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Yesterday, the House of Representatives formally delivered an article of impeachment against Donald Trump to the Senate. The House voted to impeach one week after Trump incited the January 6th insurrection, and that was the sole charge the House voted on: incitement of an insurrection. After the House vote, Speaker Pelosi slow-walked sending the article to the Senate until the new Democratic senators were sworn in and Chuck Schumer became the Majority Leader. Schumer and Mitch McConnell consulted about the Senate trial and now it’s set for February 8th.

For the second time in just over a year, the House on Monday sent an article of impeachment against Donald J. Trump to the Senate for trial, thrusting his political fate into the hands of 50 Republican senators who for now appear reluctant to convict him.

On a day marked more by ceremony than substance, nine House managers walked across the Capitol to inform the Senate that they were ready to prosecute Mr. Trump for “incitement of insurrection,” a charge approved on a bipartisan basis after the former president stirred up a violent mob that stormed the Capitol earlier this month. But senators planned to quickly hit pause, putting off the heart of the trial until Feb. 9 and buying Republicans time to prepare for a proceeding that will be as much a referendum over the future of their party as it will be on Mr. Trump himself.

Unlike Mr. Trump’s last impeachment, when Republicans quickly and enthusiastically rallied behind him, several Republicans, including Senator Mitch McConnell of Kentucky, the minority leader, have signaled they are open to convicting the former president after a mendacious campaign to overturn his election loss that turned deadly. That would allow the Senate to bar him from ever holding office again. But at least at the trial’s outset, their numbers fell well short of the 17 Republicans that would be needed to join Democrats in securing a conviction.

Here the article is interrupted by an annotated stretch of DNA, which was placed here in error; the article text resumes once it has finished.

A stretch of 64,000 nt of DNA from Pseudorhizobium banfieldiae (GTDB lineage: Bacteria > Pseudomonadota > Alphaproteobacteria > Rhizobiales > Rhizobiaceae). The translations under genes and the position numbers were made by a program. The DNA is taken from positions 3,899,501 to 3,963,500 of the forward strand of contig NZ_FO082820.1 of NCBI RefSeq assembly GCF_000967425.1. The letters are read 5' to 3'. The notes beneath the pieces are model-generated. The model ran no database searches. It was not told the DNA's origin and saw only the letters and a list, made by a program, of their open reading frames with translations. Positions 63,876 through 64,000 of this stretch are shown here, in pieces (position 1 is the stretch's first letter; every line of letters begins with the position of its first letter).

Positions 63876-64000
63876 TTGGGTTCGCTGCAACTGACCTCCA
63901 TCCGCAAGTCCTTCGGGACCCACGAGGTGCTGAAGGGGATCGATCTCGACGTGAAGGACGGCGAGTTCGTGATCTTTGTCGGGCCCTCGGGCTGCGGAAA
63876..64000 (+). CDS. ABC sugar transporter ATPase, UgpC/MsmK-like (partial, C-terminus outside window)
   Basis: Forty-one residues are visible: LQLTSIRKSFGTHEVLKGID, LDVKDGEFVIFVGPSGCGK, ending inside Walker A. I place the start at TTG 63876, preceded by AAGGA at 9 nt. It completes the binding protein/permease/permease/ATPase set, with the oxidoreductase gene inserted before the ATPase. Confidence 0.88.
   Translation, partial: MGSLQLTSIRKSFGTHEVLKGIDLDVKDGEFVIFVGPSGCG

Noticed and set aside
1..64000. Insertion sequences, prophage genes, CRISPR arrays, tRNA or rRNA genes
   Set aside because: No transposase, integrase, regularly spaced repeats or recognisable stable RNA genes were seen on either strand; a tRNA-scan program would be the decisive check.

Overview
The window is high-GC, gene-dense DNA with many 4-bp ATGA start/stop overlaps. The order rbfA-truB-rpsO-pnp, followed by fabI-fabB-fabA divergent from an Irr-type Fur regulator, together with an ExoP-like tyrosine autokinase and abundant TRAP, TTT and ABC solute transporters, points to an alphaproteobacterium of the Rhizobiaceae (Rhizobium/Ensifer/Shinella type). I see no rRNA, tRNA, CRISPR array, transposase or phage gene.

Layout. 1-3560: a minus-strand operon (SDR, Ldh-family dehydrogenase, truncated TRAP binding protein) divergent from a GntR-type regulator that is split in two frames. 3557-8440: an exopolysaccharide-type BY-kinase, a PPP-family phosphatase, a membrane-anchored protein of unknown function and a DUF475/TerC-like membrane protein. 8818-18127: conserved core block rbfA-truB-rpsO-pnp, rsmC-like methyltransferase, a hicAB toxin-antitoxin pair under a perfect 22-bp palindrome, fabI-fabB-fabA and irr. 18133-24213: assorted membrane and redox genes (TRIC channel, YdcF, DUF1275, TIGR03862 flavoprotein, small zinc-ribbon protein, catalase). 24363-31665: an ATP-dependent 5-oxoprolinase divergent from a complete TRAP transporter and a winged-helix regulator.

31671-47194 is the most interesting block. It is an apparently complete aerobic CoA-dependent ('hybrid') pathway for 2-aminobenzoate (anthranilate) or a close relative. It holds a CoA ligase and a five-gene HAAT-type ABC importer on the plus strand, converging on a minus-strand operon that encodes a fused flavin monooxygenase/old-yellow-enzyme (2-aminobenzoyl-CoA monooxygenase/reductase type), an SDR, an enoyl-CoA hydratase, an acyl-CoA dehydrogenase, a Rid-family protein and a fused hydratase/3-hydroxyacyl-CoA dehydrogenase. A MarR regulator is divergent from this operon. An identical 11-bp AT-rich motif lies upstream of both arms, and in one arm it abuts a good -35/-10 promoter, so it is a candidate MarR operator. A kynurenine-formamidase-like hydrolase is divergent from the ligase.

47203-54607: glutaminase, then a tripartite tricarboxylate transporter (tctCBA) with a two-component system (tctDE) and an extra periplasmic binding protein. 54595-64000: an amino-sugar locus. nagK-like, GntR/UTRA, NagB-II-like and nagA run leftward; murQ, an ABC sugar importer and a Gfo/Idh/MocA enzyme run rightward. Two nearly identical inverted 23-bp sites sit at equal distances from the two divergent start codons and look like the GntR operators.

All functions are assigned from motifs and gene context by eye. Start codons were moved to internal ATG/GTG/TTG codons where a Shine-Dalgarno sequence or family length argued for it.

Instead, with the trial on hold, Republicans’ initial fury about the Jan. 6 attack appeared to be giving way to cold political calculations about the price they might pay for abandoning Mr. Trump, given his continued hold on the voters who comprise the party’s base.

President Biden, in an interview with CNN on Monday, said that while he thought the trial was necessary, he did not believe 17 Republican senators would vote to convict Mr. Trump. “The Senate has changed since I was there, but it hasn’t changed that much,” Mr. Biden said.

[From The NY Times]

Because Trump is no longer the sitting president, Chief Justice John Roberts was able to make his own choice about whether or not to preside over the impeachment trial in the Senate. Roberts was tasked with the job last year, for Trump’s first impeachment trial, but for the second trial, Senator Patrick Leahy will preside over the trial. Which should be good – Leahy will keep things moving and he’s not beholden to MAGA politics in any way. Still, I think President Biden is right – the Senate trial is important because we need to show that there are consequences for inciting an insurrection, and we need to get these f–king Republicans on the record about it. But Trump probably won’t be “convicted.”

Interestingly enough, something else happened yesterday which might provide more accountability and repercussions for the Republicans who incited the terrorists and tried to overturn the election. The Justice Department’s inspector general has launched an investigation “to examine whether any former or current department officials ‘engaged in an improper attempt’ to overturn the results of the 2020 presidential election. Inspector General Michael Horowitz said Monday that the investigation will investigate allegations concerning the conduct of former and current Justice Department officials but will not extend to other government officials.” I don’t see how it could NOT extend to elected officials since it’s all connected.

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